A Floriated Cope from the Prominent Roman Atelier of Giovanni Romanini, Maker of Papal Vestments

As we often like to do here each springtime and Eastertide, it is time to feature a vestment in the Roman tradition of the same; vestments which feature colourful, pastel coloured floriated designs according to the aesthetic of the seventeenth and eighteenth century. As we've pointed out before, these vestments are playful, joyful and thus festal in nature, being frequently associated with the liturgical season of Easter (with its imagery of renewal and resurrection, a theme also repeated by the season of spring when winter is surpassed and flowers and such begin anew) as well as Marian feasts (who, since medieval times, has so very often been symbolized by various flowers).  It is a beautiful tradition and -- in my estimation -- particularly beautifully expressed in the seventeenth and eighteenth centuries (for by the nineteenth, Victorian tastes had shifted over toward darker colours in this sort of work). 

Today we are showing a cope coming from this tradition. It was actually produced in the nineteenth century by the atelier of Giovanni Romanini, but purposefully done in an eighteenth century style. The embroidery is done in polychrome silk threads and amidst the various floriated elements can also be found birds, butterflies and colourful moths.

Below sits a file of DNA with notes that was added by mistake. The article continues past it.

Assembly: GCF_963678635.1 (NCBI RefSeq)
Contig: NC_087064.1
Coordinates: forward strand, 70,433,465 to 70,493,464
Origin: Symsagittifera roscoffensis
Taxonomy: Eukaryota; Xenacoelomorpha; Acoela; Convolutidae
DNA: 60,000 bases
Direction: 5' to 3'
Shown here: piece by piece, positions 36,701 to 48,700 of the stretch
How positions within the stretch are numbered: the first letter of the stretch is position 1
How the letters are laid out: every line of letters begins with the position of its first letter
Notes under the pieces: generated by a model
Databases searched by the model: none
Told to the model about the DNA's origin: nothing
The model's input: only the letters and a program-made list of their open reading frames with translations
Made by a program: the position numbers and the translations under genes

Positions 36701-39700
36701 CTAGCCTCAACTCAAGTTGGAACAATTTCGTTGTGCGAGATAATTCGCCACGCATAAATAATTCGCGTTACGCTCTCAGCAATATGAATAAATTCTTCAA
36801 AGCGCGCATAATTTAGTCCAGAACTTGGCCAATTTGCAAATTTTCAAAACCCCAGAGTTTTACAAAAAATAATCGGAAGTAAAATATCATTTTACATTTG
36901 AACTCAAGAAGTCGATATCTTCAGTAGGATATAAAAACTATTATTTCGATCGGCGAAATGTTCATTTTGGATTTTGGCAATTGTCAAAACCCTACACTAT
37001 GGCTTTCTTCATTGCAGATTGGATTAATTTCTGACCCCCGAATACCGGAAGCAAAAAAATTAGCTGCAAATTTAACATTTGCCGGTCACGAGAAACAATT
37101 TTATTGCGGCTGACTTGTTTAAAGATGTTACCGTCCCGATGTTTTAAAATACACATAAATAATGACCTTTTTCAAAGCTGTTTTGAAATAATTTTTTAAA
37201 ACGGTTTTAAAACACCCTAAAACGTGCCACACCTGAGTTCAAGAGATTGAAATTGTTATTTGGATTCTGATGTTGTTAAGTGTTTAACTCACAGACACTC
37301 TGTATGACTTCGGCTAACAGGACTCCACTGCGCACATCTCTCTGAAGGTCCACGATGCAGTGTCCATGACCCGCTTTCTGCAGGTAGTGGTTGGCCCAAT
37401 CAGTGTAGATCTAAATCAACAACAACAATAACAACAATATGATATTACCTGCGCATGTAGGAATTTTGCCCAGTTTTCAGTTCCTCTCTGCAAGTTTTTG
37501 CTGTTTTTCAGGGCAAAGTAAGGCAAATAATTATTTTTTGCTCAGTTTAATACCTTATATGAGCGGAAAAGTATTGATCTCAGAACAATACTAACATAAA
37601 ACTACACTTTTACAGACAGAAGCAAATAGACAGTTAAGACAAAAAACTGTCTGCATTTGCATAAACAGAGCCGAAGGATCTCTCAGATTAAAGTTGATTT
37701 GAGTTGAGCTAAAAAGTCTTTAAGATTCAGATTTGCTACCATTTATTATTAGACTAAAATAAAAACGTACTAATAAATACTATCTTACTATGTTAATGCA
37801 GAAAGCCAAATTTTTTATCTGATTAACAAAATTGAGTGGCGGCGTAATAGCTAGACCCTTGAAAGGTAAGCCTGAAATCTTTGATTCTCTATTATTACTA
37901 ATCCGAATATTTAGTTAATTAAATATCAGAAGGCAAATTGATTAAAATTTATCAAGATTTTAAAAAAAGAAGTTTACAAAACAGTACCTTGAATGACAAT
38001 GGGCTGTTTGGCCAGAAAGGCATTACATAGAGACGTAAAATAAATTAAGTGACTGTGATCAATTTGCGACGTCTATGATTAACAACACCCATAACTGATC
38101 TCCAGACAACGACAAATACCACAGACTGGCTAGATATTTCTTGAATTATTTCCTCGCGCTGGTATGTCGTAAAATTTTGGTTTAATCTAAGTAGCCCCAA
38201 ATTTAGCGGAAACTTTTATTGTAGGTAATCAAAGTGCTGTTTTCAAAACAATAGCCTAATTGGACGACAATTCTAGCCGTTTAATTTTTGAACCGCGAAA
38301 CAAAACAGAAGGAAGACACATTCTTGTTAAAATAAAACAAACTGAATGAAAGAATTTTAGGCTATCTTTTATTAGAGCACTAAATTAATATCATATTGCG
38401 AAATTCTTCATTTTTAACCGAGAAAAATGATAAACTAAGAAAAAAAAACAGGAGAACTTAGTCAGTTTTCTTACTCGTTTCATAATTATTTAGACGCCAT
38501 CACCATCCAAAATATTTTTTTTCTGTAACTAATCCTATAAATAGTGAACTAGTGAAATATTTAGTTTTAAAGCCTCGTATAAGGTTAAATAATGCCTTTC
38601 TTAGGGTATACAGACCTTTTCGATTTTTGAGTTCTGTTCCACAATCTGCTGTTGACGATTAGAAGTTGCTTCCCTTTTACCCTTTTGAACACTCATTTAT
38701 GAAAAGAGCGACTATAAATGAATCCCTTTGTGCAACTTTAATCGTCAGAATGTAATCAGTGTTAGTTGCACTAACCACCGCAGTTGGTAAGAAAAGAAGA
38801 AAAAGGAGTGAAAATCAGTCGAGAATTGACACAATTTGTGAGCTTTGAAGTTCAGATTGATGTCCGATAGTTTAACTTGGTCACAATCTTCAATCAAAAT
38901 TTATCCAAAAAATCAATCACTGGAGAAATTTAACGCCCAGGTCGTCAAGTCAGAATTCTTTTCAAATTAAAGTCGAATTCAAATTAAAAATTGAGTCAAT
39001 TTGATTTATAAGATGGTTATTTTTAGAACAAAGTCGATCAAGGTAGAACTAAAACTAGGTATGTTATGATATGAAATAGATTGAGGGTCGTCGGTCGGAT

The shield contains a wonderfully restrained IHS monogram coming from the Jesuit tradition, complete with red Italian coral decoration. This is, in point of fact, a good lesson for contemporaries. Too often it is popularly thought today that symbols and pictures must be done in such a way that they should either be numerous or very large so as to be the primary focus, but that is not necessarily the case and can come at the risk of becoming gaudy or tacky. In this instance we see it serve as an accent -- one that does not find itself competing with the rest of the design, integrating itself into it, but which is all the same notable by its prominent placement. 

It is worth noting that this same atelier is also notable for having produced a red papal mantum for Pope Leo XIII in the year 1879  and another in white.  It is also speculated they produced another for Pope Benedict XV and another for Pope John XXIII. In this regard, they were certainly one of the pre-eminent ateliers operating in Rome in these centuries, alongside others like Ditta Gammarelli

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